As any avid theater-goer in Chicago knows, on any given night there are dozens of options for live productions, from obscure storefront theaters to world-class presentations. The thriving theater sector means dozens of actors are working on shows that cater to audiences of all backgrounds and tastes. But what of the throngs of people working behind the scenes, those talented artists and crafts-people who create the costumes, set pieces and lighting designs that make the show a success?
A new exhibit at the Design Museum of Chicago (72 E. Randolph St.) seeks to answer that question in Setting the Stage: Objects of Chicago Theater. Viewable now through January 5, 2020, the exhibit gives those very artists a space where their work can be viewed close up and within the context of a complete production. A small space to be sure, it won’t take you more than an hour to walk through this free exhibit (donations welcome, and really the least you can do). Despite its size, it’s nevertheless populated with an interesting and worthwhile exploration of design in every facet of production, from lighting and staging to props and costumes. What’s more, the objects on display are from a wide, diverse selection of the city’s theater companies, giving space to those created for specific purposes and missions alongside university-based programs and larger institutions alike. Exhibits range from Steep Theatre’s first lightboard and Manual Cinema’s overhead projector, to Lifeline Theatre’s Frankenstein puppet and Nora’s gown from Steppenwolf’s A Doll’s House, Part 2.
Each month, the exhibit will feature a focus on a different Chicago theater (see the full schedule online here); during my visit in July, the central display was from Idle Muse Theater Company, a troupe that performs at The Edge Theater in Edgewater. With the central “stage” of the exhibit featuring costumes from their recent production of Best for Winter, being a short Shakespeare Adapted from The Winters Tale and other works, clothes ultimately make up the most significant portion of the exhibit overall (several costumes from other productions are also on display) and it’s most interesting. From your seats in any given auditorium, it can be difficult to see anything but the overall impact of a character’s costume. From the vantage point of Setting the Stage, the care and detail of these essential elements of a production are on clear display, able to be appreciated for every stitch and seam. You will even see the loom that Joshua Allard built to weave the fabric for the costumes.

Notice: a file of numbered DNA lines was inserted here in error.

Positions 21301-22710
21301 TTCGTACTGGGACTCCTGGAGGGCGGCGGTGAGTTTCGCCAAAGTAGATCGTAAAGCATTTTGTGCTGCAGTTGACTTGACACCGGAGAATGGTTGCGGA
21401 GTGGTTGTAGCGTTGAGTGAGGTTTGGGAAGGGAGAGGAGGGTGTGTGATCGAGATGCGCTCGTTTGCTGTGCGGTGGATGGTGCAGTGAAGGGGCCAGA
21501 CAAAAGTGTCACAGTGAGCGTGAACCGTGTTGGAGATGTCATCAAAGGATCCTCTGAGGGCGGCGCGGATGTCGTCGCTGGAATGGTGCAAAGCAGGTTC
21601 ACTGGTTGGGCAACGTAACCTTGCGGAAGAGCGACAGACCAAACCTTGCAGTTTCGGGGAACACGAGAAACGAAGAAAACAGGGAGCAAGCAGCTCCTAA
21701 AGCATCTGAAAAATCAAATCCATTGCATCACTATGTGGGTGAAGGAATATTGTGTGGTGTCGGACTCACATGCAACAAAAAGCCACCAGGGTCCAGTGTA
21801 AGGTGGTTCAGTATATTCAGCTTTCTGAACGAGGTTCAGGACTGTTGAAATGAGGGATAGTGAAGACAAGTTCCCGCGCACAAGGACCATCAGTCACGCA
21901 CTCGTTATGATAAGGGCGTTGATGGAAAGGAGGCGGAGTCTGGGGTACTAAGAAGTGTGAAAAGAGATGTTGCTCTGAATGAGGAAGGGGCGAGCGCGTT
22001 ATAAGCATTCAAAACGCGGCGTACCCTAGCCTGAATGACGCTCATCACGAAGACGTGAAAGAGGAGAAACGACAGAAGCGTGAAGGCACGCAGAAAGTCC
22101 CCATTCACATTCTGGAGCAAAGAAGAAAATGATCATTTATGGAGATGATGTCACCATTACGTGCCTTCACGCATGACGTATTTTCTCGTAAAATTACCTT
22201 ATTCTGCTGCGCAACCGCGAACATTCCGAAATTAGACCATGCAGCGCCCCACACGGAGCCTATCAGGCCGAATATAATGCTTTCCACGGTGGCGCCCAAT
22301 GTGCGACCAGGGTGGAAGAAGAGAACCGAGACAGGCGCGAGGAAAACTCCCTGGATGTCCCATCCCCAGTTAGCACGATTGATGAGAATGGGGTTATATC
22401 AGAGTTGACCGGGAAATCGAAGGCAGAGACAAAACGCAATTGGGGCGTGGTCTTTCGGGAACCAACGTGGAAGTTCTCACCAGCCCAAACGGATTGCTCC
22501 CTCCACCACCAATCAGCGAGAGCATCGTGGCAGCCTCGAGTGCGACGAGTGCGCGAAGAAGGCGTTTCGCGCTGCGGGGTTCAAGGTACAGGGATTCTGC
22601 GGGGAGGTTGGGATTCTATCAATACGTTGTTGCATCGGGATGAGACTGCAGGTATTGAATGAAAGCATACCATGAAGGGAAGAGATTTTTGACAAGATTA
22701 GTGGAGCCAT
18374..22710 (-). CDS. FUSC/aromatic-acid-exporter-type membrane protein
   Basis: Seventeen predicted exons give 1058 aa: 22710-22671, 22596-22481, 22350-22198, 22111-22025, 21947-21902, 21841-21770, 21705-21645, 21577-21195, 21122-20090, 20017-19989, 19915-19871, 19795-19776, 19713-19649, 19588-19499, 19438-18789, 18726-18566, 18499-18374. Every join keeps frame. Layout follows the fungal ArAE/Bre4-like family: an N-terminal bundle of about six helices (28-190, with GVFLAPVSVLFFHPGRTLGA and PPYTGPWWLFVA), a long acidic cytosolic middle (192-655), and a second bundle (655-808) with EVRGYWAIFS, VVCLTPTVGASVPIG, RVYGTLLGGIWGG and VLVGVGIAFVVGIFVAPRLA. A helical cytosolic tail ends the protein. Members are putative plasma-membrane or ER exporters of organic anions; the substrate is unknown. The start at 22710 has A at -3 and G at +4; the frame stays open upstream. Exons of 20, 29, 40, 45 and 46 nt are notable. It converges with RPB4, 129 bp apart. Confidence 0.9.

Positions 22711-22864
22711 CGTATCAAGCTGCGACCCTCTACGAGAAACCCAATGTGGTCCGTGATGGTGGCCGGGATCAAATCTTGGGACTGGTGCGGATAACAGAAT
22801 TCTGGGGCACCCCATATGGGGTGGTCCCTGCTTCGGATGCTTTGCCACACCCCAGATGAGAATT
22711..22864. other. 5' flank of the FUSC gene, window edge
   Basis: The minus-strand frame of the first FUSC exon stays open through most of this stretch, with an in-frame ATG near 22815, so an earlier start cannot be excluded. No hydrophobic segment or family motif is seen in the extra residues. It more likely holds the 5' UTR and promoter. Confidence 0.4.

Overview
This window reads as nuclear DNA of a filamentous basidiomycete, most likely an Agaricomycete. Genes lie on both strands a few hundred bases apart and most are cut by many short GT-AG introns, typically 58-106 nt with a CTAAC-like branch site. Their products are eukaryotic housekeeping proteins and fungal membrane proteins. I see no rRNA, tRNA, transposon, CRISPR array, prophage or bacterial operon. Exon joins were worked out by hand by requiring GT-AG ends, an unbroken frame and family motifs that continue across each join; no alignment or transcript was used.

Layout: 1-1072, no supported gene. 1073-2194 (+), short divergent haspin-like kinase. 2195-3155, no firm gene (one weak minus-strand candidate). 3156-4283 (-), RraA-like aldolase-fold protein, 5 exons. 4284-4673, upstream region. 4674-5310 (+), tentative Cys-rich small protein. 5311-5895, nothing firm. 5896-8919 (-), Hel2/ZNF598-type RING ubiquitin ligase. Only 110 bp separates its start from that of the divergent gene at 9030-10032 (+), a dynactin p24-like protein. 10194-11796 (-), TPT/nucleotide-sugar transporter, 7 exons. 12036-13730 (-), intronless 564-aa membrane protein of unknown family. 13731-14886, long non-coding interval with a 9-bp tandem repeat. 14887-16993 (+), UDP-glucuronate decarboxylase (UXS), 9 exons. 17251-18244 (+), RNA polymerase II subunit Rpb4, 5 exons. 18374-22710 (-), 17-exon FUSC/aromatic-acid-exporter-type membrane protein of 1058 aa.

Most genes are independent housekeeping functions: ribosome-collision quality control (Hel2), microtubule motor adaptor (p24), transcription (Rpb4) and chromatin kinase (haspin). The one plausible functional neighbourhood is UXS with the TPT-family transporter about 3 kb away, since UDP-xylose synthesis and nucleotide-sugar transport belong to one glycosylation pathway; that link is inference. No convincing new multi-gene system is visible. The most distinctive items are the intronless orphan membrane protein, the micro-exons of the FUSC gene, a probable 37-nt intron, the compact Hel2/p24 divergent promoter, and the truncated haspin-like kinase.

As Third Coast Review publisher Nancy Bishop, who also recently visited the exhibit, affectionately put it:
Next time you go to the theater, I suggest you go beyond your usual reading of the program. Check out the cast and director, then study the list of production staff. You’ll see people with jobs titled carpenter, painter, electrician, projection designer, cutter, stitcher, wigmaker and dresser. Those are some of the backstage workers who create the onstage magic. After visiting this exhibit, you’ll know that it wouldn’t be theater without them.
Setting the Stage: Objects of Chicago Theater is open (and free) daily, 10am to 6pm (or 11am to 4pm on Sundays). Learn more online here.